1. Introduce an Onboarding Program Tailored for Millennials
Many companies create onboarding programs for new hires that can run from a few hours to year-long rotational programs. For onboarding programs to be effective, it is important to address the key challenges facing the generational divide. This issue is another element of diversity. In a recent Business Week article, Bhushan Sethi, a partner at PricewaterhouseCoopers U.S. said "We used to have a lot of training about how to manage across cultures, or other elements of diversity. Generational training is an important part of learning about people." The onboarding program should include the direct managers of the new hires and provide situational training specifically related to communication, how to dress, and work-life balance expectations.
2. Engage Employees at the Executive Level
Ok. This one sounds hard. Why would a new hire be allowed to talk to the executives? In this case, employees of all levels should participate in discussions with the senior leadership team. Not having leaders talk at them, but talking with leaders too. comScore leverages their monthly "Grapevine" meeting, where employees can ask any question they want about the business. Another example is IntegrityONE Partners, they have an Executive Roundtable where they engage employees to brainstorm on innovation. There are many ways to create a meaningful dialog between all levels of the organization.
3. Well Defined Mentoring Programs
Millennials are looking for a clear path when it comes to progressing. Companies can create a system that supports new hires by assigning resources to each associate, such as a mentor. Mentors should typically be outside of the mentee's team and even department, so there is no backlash if the associate needs to discuss more serious topics or challenges.
4. Develop the Whole Person
Millennials desire more work-life balance than prior generations. You may remember when Goldman Sachs made the decision to discourage employees from working weekends. Think about how you encourage millennials to have a life outside of work. A happier associate is more productive. Evans Incorporated focuses on developing the entire individual, not just the work-self.
5. Promote Visibility Outside of the Company
Many companies keep their employees close to the vest. They have strict policies around talking externally, or sometimes no policy at all, so the default is do nothing. Employees who are empowered to be thought leaders and share their insights build their own personal brand as well as the brand of their company. Increasing the market value of your own talent also helps them feel more loyal, because you are investing in them by letting them represent the company and grow their brand.
6. Develop Their Brand
If you are not quite ready to send your employees out to represent the company, then invest in your employees to develop their brand and reputation. Leveraging team workshops to clarify their strengths, passions, and how they want to make an impact is a great way to invest and show you care about them as people.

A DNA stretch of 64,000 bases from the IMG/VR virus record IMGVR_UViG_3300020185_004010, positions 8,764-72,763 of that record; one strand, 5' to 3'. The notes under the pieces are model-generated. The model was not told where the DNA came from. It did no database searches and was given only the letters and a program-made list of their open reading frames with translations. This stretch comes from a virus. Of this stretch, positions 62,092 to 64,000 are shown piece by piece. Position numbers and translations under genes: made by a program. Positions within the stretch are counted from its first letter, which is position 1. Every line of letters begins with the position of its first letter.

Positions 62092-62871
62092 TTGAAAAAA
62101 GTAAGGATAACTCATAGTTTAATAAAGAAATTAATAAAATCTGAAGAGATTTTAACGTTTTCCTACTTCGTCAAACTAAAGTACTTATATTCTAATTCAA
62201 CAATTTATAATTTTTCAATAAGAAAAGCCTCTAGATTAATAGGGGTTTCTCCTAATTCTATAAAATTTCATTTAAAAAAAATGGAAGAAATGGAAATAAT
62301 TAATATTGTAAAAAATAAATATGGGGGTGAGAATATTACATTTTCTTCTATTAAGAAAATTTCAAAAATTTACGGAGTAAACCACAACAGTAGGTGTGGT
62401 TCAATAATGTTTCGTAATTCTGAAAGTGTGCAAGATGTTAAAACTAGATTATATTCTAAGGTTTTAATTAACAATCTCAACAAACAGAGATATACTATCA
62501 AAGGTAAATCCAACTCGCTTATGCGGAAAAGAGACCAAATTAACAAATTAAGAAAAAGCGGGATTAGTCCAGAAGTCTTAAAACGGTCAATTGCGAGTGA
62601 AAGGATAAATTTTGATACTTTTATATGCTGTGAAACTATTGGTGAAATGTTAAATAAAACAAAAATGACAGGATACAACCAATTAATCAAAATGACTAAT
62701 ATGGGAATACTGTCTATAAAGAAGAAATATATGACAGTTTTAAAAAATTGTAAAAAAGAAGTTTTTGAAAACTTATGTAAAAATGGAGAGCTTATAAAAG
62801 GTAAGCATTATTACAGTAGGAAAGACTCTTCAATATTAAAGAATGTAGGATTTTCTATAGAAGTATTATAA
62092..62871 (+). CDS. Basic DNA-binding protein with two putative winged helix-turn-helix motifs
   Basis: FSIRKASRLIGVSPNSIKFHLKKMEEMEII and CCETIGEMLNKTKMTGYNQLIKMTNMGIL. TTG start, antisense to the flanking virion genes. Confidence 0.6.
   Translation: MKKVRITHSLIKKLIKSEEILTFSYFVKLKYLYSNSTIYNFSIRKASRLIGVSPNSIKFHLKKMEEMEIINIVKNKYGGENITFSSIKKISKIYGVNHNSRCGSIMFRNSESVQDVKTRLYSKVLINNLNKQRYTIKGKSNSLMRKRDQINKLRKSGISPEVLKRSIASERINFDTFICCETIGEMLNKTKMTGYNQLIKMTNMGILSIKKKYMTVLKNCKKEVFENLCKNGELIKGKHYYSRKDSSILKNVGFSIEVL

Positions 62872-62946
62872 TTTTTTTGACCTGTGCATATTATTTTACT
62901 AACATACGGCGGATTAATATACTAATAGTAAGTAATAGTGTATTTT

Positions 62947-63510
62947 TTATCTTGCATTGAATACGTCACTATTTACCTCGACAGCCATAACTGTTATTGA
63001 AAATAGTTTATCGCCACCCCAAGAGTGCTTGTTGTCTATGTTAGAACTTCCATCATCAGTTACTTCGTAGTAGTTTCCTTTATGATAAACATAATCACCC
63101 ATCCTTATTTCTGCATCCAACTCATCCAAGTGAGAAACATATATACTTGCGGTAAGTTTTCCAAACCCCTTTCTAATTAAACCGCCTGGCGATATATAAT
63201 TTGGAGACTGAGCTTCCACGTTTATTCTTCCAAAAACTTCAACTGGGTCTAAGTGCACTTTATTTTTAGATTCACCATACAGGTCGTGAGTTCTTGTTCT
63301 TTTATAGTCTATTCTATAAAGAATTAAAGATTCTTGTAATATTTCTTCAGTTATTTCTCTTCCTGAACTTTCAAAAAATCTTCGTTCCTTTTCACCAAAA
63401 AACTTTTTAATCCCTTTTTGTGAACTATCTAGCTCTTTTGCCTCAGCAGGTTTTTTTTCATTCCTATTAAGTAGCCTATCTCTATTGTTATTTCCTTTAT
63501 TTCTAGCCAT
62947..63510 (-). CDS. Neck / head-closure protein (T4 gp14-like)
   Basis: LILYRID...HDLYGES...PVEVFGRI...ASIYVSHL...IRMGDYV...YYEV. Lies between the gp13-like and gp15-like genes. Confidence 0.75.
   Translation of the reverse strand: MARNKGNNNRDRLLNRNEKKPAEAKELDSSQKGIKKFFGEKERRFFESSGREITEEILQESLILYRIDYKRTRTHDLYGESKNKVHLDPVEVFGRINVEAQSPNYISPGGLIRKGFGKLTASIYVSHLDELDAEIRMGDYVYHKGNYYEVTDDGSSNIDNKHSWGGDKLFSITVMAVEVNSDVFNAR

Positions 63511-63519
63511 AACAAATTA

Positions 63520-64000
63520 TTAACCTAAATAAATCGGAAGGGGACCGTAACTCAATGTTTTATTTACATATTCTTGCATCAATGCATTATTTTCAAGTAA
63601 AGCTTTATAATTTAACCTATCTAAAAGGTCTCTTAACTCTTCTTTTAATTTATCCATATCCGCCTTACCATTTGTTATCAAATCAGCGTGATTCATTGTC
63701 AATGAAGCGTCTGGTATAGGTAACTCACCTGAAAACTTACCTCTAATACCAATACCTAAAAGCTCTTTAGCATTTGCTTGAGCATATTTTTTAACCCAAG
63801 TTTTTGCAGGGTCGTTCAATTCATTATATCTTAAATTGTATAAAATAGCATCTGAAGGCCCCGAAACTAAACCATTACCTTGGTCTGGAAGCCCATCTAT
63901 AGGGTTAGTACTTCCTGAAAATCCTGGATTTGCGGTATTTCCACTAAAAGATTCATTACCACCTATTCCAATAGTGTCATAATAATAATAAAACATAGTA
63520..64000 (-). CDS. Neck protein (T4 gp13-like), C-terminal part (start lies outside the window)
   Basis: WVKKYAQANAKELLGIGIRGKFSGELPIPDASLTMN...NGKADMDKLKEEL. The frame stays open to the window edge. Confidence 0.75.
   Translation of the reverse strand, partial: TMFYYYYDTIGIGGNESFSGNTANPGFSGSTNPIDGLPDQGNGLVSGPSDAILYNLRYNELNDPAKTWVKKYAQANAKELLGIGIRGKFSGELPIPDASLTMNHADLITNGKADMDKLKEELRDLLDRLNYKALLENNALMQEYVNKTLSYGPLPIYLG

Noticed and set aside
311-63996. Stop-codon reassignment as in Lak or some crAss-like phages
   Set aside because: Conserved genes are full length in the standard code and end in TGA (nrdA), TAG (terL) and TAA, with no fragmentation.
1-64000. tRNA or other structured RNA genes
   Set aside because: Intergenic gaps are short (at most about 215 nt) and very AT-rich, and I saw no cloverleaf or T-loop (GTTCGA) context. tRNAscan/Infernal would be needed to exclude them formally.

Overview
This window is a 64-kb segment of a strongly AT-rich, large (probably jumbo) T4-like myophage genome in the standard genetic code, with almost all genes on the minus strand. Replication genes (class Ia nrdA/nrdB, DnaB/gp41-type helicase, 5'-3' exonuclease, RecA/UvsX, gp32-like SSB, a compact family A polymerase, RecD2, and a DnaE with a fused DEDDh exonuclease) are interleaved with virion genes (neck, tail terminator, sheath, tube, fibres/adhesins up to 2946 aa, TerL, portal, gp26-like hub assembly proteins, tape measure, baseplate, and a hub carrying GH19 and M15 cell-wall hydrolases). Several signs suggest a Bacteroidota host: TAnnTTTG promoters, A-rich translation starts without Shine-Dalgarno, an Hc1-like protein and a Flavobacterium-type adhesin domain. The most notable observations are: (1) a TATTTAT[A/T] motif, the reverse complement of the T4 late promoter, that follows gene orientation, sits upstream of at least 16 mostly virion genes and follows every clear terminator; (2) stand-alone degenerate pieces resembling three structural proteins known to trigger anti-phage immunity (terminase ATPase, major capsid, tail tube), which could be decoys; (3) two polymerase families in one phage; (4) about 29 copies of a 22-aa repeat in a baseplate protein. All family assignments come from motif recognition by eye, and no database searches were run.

7. Co-Create Their Mission & Purpose
Previously I blogged about Opower; they deliver on this best practice in spades. They sit down with each new hire and they outline what they want to do, their impact, the type of work, work life balance, etc. Then together, the outline what the work is for the employee and how they can make a difference. Check out this purpose video from HBR, where Scott Snook talks about creating a concise purpose statement that motivates you as a leader.
8. Recognition & Empowerment
Leverage recognition to provide visibility and also validation of a job well done. Many companies say they do this, or try, but only a handful really get it right. Recognition should be done at all levels, peer to peer, as well as up and down the reporting structure.
9. Make a Difference in the Community
Millennials in particular have a keen passion around helping in the community. Consider providing community service activities as part of your company culture, and even go farther to say associates can have paid time off to invest in the charity of their choice.
10. Ongoing Learning
Everyone of course wants tuition reimbursement for graduate school, and yes it is definitely worth including in your toolkit. However, there are other ways to support ongoing learning. Have specific conversations with your employees on at least an annual basis of what they want to learn that year or how they want to grow given their purpose and passions. Set aside ongoing funds to help them grow their value and they will invest back in the company too with loyalty.
These are some ideas that can help any company with any employee, but these are particularly relevant to millennials and the new generations coming into the workforce. Both Evans Incorporated and IntegrityONE were winners of the Helios Apollo Awards this year. Learn more about Helios HR.
*Photo from freedigitalphoto.net
Jen Dalton has over 15 years of experience in strategy, marketing and coaching. In 2012, she made a gutsy move and became an entrepreneur, launching her branding business, BrandMirror, and became a certified brand strategist. She enables individuals and companies to define their brand and differentiate themselves in authentic, credible, and relevant ways to their target audience and market. Jen is a Reach Certified Personal Branding Strategist, helping individuals define their unique brand to achieve career and life success. She has worked with organizations like C-Lever, Capital One, Emerging Women Leaders from Conspire, Georgetown University, Business Chambers, and more.